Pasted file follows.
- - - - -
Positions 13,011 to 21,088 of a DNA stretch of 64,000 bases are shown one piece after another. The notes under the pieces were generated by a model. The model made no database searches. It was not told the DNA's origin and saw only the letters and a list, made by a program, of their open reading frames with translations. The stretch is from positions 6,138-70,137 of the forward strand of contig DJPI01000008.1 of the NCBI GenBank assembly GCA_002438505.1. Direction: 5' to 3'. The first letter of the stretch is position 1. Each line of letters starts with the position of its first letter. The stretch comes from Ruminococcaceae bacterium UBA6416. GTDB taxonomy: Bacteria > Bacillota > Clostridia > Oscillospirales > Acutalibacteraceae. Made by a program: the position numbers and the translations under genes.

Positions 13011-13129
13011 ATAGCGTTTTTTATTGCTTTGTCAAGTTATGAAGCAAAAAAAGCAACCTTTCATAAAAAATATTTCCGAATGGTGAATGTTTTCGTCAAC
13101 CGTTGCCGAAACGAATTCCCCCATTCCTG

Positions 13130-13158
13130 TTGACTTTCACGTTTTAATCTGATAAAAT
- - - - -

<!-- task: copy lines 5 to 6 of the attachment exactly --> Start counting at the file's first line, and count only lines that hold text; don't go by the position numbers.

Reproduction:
Positions 13130-13158
13130 TTGACTTTCACGTTTTAATCTGATAAAAT